The founder of Patagonia, Yvon Chouinard, and his family, have given away the company to an environmental trust and non-profit.
The company will still be an active producer of apparel, camping supplies and other goods — but all profits will go to the organizations to fight the climate crisis and pursue other environmental goals.
The move is a bold new step for a company that has taken a leading activist role for years, especially on environmental causes.
“Instead of extracting value from nature and transforming it into wealth for investors,” Mr Chouinard wrote in a public letter, “we’ll use the wealth Patagonia creates to protect the source of all wealth.”
The company’s voting stock will go to the Patagonia Purpose Trust, which will “protect the company’s values”. The non-voting stock will go to Holdfast Collective, a non-profit that will use the company’s profits each year for environmental action.
When deciding what to do with the company, Mr Chouinard wrote that neither selling the company and donating the profits nor going public seemed like good ways of ensuring that the company would continue its activist role.
“Truth be told, there were no good options available,” he said. “So, we created ourâ¯own.”
Mr Chouinard, now 83 years old, is a former rock climber and founded Patagonia nearly 50 years ago. Since then, the Ventura, California- based company has grown into a multi-billion-dollar corporation selling supplies marketed to outdoor enthusiasts.
“I never wanted to be a businessman,” he wrote. “I started as a craftsman, making climbing gear for my friends and myself, then got into apparel.”
In recent years, especially during the Trump administration, the company’s activist role has become much more prominent.
In 2018, the company said it would donate all the money it gained from tax cuts signed by then-President Trump to environmental causes. And in 2017, Patagonia joined a lawsuit trying to stop the federal government from shrinking the Bears Ears and Grand Staircase-Escalante national monuments in Utah.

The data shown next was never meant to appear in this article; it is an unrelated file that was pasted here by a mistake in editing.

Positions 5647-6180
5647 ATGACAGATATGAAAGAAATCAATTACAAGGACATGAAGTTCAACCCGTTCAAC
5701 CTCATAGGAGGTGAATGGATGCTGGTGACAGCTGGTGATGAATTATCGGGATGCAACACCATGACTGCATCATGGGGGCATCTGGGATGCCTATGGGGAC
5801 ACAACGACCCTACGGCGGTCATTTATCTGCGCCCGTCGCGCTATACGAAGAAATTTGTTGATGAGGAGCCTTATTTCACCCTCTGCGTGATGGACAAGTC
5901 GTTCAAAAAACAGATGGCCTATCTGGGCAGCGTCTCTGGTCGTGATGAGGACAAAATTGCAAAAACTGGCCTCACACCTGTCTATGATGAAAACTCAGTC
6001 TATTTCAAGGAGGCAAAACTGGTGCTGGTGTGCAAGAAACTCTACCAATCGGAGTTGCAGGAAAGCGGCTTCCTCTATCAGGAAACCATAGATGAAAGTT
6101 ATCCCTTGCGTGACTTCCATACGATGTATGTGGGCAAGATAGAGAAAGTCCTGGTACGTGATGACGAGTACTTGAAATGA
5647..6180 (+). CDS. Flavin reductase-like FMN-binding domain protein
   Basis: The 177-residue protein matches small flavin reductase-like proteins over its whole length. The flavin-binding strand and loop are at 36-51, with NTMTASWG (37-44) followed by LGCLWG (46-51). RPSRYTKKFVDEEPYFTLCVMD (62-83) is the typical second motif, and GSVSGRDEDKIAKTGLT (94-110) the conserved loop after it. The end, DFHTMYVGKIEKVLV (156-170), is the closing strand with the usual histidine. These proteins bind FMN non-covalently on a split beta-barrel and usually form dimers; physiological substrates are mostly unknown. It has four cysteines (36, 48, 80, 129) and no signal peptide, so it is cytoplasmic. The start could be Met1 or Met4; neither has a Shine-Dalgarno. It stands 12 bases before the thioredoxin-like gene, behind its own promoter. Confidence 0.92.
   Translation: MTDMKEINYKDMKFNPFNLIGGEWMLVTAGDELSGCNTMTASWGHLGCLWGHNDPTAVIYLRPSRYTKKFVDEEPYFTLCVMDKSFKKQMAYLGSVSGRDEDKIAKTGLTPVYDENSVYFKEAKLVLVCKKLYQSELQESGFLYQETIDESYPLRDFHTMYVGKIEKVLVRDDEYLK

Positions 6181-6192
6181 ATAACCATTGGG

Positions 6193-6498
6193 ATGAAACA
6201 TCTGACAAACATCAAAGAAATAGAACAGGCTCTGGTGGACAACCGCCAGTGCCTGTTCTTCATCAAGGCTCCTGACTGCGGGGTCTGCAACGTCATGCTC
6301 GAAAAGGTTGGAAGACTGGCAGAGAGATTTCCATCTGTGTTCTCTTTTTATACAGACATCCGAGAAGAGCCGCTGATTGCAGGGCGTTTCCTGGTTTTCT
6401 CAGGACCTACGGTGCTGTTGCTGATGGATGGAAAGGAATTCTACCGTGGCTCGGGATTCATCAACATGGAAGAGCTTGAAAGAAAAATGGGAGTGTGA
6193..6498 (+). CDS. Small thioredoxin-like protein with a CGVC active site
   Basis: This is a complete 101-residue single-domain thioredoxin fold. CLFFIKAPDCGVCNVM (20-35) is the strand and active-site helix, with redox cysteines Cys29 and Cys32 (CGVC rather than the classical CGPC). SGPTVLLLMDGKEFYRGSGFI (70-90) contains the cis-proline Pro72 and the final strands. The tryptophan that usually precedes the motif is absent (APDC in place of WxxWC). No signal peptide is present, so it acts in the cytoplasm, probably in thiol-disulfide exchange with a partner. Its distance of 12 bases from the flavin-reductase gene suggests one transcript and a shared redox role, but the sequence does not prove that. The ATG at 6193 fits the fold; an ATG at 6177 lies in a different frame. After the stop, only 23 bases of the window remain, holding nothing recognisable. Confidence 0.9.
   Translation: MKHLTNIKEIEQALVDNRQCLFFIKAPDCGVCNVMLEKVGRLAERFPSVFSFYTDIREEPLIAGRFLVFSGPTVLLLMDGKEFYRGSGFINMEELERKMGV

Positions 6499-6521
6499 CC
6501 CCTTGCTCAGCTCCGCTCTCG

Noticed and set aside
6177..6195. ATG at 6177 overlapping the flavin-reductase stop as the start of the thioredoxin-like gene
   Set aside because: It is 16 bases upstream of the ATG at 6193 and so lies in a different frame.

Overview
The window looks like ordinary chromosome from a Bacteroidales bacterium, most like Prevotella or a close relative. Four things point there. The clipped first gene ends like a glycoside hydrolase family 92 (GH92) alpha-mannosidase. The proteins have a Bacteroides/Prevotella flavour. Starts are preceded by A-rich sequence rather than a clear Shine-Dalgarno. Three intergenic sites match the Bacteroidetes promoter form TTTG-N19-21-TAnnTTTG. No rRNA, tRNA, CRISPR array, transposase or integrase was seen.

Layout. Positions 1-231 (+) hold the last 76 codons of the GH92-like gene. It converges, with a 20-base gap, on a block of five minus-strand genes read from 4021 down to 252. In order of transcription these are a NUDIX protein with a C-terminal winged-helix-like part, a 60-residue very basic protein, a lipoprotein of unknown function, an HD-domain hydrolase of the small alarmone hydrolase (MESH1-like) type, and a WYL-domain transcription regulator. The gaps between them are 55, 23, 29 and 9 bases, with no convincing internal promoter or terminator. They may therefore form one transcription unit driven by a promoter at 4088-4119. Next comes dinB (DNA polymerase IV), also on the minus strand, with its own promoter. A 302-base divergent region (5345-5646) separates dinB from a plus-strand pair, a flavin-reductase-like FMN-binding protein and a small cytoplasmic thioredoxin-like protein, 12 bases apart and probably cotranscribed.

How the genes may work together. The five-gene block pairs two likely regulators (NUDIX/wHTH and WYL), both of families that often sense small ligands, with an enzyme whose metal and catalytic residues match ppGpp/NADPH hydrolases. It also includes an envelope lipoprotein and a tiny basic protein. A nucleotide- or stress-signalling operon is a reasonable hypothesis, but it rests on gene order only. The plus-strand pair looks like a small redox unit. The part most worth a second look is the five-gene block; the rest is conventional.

The Holdfast Collective, the new non-profit which will use the company’s earnings, is a 501( c )( 4 ), a type of non-profit that can make political donations. As a result, the Chouinard family did not receive any tax break for its donation to the group, reports The New York Times.
The family also paid millions in taxes for their donation to the trust that will control voting shares, the paper adds.
In 2002, Chouinard and Patagonia were one of the co-founders of “1% for the Planet”, a collective of corporations that donate 1 per cent of their sales to environmental causes.
“The current system of capitalism has made its gains at an enormous cost, including increasing inequality and widescale uncompensated environmental damage. The world is literally on fire,” Charles Conn, chair of the Patagonia board, said in a statement.
“Companies that create the next model of capitalism through deep commitment to purpose will attract more investment, better employees, and deeper customer loyalty. They are the future of business if we want to build a better world, and that future starts with what Yvon is doing now.”